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[casi] FW: Border Town Seethes as Bombs Fall

Published on Saturday, March 22, 2003 by the Toronto

Border Town Seethes as Bombs Fall

`After tonight, Americans won't be safe anywhere'
Amid the rage, amazing hospitality for one Canadian

by Mitch Potter

particular edge of the war in Iraq fumed in silent
fury last night as the final prayer of the Muslim holy
day was answered with an unprecedented bombardment of
their beloved Baghdad.

By nightfall, as the ferocity of the air strikes
beyond the eastern horizon mounted with each passing
minute, residents of this frontier town were glued to
televisions and radios, each taking the attack as a
personal tragedy.

"Why? Why is this happening?" asked Khalil Mohammed,
32, a lawyer, as he sat transfixed with a dozen men
watching the devastation on Al-Jazeera TV.

Smoke covers the presidential palace compound in
Baghdad during a massive US-led air raid on the Iraqi
capital. (AFP/Ramzi Haidar)

"When the Americans hit Baghdad, they are hitting us.
In this part of Syria, we think of ourselves as
Iraqis. Because we once were — until the Sykes-Picot
Line was drawn on the map, we were Iraq," he said,
referring to the 1916 agreement that divided the
Middle East into areas of influence for, among others,
Britain and France.

Mohammed offered a dark prognosis of how the Arab
Muslim world is likely to respond. Not as a threat,
but a statement of fact: "After tonight, Americans
won't be safe anywhere in the world. They won't be
able to travel, period."

The explosive anti-American sentiment coursing through
the Arab world is felt in the fierce, frosty glares of
passers-by on the streets of Abu Kamal, a town of
40,000 people fed on the bounty of the rich Euphrates

There is only one other Westerner on the frontier, a
freelance French photographer. For the past two days,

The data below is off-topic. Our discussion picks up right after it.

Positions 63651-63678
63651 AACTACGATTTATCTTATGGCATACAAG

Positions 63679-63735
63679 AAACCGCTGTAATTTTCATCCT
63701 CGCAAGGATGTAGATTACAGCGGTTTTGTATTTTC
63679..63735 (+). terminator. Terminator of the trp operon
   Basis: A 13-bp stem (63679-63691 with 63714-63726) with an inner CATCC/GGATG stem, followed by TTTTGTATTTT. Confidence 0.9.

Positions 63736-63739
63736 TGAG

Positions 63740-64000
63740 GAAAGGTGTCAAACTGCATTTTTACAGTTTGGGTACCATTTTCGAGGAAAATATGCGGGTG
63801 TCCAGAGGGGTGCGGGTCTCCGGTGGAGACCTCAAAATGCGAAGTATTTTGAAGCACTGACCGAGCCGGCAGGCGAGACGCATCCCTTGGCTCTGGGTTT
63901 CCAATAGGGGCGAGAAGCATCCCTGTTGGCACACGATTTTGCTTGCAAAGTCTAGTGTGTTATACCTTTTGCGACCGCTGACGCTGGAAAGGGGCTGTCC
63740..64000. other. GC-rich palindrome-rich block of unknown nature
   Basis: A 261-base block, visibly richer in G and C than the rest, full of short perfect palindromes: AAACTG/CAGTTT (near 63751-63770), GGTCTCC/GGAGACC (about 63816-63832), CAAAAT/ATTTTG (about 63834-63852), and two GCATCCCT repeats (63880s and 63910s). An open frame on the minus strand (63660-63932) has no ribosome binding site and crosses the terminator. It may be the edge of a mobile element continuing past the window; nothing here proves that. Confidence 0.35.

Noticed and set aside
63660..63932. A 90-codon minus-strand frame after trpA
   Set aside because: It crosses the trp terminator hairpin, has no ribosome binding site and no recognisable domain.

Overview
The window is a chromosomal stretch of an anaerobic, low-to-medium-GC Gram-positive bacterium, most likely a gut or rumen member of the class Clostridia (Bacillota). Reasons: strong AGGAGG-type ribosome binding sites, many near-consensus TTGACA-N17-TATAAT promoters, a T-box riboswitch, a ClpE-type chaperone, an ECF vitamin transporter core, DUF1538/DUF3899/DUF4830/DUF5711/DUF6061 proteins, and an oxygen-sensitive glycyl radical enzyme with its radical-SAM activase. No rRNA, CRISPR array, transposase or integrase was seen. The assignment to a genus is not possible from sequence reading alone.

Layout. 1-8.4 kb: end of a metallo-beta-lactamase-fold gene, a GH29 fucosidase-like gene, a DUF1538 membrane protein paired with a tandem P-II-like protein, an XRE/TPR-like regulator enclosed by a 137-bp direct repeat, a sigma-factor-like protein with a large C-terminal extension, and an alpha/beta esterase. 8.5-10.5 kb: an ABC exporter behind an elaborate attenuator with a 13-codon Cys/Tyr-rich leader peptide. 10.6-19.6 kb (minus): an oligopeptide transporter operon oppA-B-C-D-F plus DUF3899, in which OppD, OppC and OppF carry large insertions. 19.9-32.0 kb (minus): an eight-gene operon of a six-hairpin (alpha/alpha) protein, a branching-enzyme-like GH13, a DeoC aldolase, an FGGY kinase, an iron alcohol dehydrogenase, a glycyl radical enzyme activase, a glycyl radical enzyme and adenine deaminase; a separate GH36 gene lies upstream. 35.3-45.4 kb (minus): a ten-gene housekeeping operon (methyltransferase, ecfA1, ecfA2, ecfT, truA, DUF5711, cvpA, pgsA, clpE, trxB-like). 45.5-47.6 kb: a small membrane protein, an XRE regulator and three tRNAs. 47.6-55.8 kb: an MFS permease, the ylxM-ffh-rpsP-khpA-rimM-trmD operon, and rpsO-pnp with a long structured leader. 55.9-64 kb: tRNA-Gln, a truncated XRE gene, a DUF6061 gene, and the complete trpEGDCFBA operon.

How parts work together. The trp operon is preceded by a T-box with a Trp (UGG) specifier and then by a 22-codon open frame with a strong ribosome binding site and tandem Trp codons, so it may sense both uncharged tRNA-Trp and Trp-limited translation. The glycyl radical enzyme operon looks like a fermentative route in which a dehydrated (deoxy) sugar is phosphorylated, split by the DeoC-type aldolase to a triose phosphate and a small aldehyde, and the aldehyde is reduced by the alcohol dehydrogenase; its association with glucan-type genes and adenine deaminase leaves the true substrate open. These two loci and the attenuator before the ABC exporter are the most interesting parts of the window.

a steady stream of residents has approached
aggressively, demanding to know whether the outsiders
are American. Or British. Or Australian.

The safest answer — "Sahaafi Kanadi" (Canadian
journalist) — elicits an astonishing response. Not
only are the people of Abu Kamal keeping score of the
exact complexion of the U.S.-led coalition, they can
also quote word for word Prime Minister Jean
Chrétien's dénouement of war.

"Canada has earned our respect for having the courage
to resist the George Bush," said Anwar, 22, an
engineering student. "We like Chirac the best, but
Chrétien has been good."

Amid the rage, paradoxically, a lesson in breathtaking
hospitality. The entire town seems now to know the
nationalities of the two foreigners in its midst, and
refuses to allow them to spend money. Whether for
sweet chai tea, thick Arabic coffee or restaurant
meals, offers of payment are firmly refused. "You are
our guest. We cannot take your money."

That hospitality did not fade with last night's salvo
over Baghdad, but the mood of the town grew darker

At a billiard room near Abu Kamal's central souk, the
resident shark — Hussam, 19, a leather-jacketed teen
with James Dean eyes and Minnesota Fats hands —
challenged the outsiders to a mean game of pool.

The cues were warped, the table's green felt tattered,
but he delivered the opening break with a force that
sent three balls flying off the table and across the
pool-room floor.

"Are you sure you're not American," he said with fire
in his eyes, then proceeded to clean the table, ending
a perfect game without giving his opponent a single

Over cups of tea later in yet another pool room,
Hussam and a dozen friends enthused over the small
contribution Syria is making to Saddam's war.

"At least 100 Syrians have already gone to Baghdad to
fight," he said. "People of Hamas, people of
Hezbollah. We don't like Saddam, but we are proud of
them for helping the Iraqi people. Nobody wants the
Americans there."

Copyright 1996-2003. Toronto Star Newspapers Limited

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